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Future Mobile Communications:LTE Optimization
and Mobile Network Virtualization
submitted to the
Faculty of Physics and Electrical Engineering,
University of Bremen
for obtainment of the academic degree
Doktor-Ingenieur (Dr.-Ing.)
Dissertation
by
Yasir Zaki,M.Sc.B.Sc.
fromBaghdad,Iraq
First assessor:Prof.Dr.rer.nat.habil.Carmelita Görg
Second assessor:Prof.Dr.Samir R.Das
Submission date:7th of May 2012
Colloquiumdate:6th of July 2012
I assure,that this work has been done solely by me without any further help from
others except for the official support of the Communication Networks group of the
University of Bremen.The literature used is listed completely in the bibliography.
Bremen,7th of May 2012
(Yasir Zaki)
Dedication
I would like to dedicate this Doctoral dissertation to my beloved wife Tamara
Hamed,for her unconditional support and great patience at all times.I will fo-
rever owe her a debt of gratitude,for always believing in me,even in the times
when I didn’t.I would also like to thank my parents,who have given me their un-
equivalent support throughout,as always,for which my mere expression of thanks
likewise does not suffice.Special dedication to my beloved kids Tanya and Yezin.
Acknowledgments
It would not have been possible to finish this work,and write the thesis without
the help and support of all the kind people around me,to only some of whomit is
possible to give particular mention here.
This thesis would not have seen the light without the help,support and patience
of my supervisor,Prof.Dr.Carmelita Görg.Her wide knowledge,encouragement
and personal guidance have been of great value to me.I would also like to express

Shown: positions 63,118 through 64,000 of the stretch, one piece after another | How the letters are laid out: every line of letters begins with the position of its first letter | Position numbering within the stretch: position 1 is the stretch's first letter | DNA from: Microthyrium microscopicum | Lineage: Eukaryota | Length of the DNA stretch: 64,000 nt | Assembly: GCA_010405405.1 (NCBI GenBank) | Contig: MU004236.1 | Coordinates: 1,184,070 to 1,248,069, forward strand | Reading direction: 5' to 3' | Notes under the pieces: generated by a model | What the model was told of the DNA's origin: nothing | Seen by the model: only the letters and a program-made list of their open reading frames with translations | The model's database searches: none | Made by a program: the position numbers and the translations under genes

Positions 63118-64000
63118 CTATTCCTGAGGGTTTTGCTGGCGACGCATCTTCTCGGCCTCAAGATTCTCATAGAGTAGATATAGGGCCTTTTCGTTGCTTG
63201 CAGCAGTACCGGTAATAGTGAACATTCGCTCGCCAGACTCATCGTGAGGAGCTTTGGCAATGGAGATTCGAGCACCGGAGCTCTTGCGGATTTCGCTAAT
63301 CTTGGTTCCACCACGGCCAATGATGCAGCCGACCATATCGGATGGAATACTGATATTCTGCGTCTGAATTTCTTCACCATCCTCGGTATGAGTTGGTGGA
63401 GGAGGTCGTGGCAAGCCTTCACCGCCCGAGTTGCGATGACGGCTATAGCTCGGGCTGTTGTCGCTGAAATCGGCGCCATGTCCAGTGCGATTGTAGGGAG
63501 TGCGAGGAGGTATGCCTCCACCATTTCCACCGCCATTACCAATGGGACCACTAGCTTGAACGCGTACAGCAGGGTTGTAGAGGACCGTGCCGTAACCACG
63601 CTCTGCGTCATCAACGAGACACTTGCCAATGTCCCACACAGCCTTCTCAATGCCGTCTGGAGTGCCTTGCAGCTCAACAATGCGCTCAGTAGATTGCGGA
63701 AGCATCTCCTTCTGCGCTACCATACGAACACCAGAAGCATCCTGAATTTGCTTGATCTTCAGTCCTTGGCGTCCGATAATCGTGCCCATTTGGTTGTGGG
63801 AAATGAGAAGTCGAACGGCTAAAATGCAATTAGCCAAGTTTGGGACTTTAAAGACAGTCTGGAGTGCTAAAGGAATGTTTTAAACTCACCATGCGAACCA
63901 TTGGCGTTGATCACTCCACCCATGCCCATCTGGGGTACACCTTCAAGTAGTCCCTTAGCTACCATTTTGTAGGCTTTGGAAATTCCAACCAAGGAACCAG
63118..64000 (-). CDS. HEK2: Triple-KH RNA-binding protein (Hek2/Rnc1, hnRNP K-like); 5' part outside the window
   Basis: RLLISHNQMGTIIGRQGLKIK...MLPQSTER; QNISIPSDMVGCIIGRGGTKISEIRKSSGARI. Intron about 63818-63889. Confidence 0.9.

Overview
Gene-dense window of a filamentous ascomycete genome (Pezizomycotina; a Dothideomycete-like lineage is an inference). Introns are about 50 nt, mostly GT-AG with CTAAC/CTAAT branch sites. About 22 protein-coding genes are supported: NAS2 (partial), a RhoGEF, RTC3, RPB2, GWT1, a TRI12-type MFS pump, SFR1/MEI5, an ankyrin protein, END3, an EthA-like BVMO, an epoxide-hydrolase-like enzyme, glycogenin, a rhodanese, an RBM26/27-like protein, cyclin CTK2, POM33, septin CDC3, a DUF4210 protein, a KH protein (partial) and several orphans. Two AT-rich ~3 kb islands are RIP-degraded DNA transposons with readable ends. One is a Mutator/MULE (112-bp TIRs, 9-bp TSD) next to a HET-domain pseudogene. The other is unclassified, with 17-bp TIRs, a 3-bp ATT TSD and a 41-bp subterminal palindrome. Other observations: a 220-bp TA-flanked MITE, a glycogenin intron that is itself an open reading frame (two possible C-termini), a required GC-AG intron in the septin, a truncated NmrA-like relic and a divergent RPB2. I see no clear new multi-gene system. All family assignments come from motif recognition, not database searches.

my gratitude to Prof.Dr.-Ing.Andreas Timm-Giel,for all his support and valuable
input.
The good advice,support and friendship of my colleague,Dr.Thushara Weera-
wardane,has been invaluable on both academic and personal level,for which I am
extremely grateful.During this work I have collaborated with many colleagues for
whom I have great respect,in particular I wish to extend my warmest thanks to
Dr.Koojana Kuladinithi and Asanga Udugama,for providing all the great family
oriented activities.I would also like to express my gratitude to Dr.Hadeer Hamed
and Mr.Khalis Mahmoud Khalis,for their great support in revising the thesis.
I would like to acknowledge all of my friends and colleagues within the Com-
Nets department,of the University of Bremen,for their support and help that kept
me stay sane,through these difficult years.Dr.Xi Li,for her help in proof rea-
ding of the thesis,Liang Zhao,for being a great work partner throughout all the
projects we worked together.I would also like to thank Dr.Andreas Könsgen and
Markus Becker,for offering their Linux expertise.Lots of gratitude to Umar To-
seef,Muhammed Mutakin Siddique,Aman Singh,Dr.Bernd-Ludwig Wenning,
Martina Kamman and Karl-Heinz Volk,for their support.In addition,I would also
like to thank my students Nikola Zahariev and Safdar Nawaz Khan Marwat for
their support and good work.
Finally,a special acknowledgment,for the DAAD(German Academic Exchange
Service),for giving me the chance to come to Germany,to do my Master studies,
which lead eventually,to the finishing of my doctoral studies.
Yasir Zaki
Abstract
Providing QoS while optimizing the LTE network in a cost efficient manner is
very challenging.Thus,radio scheduling is one of the most important functions
in mobile broadband networks.The design of a mobile network radio scheduler
holds several objectives that need to be satisfied,for example:the scheduler needs
to maximize the radio performance by efficiently distributing the limited radio re-
sources,since the operator’s revenue depends on it.In addition,the scheduler has
to guarantee the user’s demands in terms of their Quality of Service (QoS).Thus,
the design of an effective scheduler is rather a complex task.In this thesis,the au-
thor proposes the design of a radio scheduler that is optimized towards QoS guar-
antees and system performance optimization.The proposed scheduler is called
“Optimized Service Aware Scheduler” (OSA).The OSA scheduler is tested and
analyzed in several scenarios,and is compared against other well-known sched-
ulers.
A novel wireless network virtualization framework is also proposed in this the-
sis.The framework targets the concepts of wireless virtualization applied within
the 3GPP Long TermEvolution (LTE) system.LTE represents one of the newmo-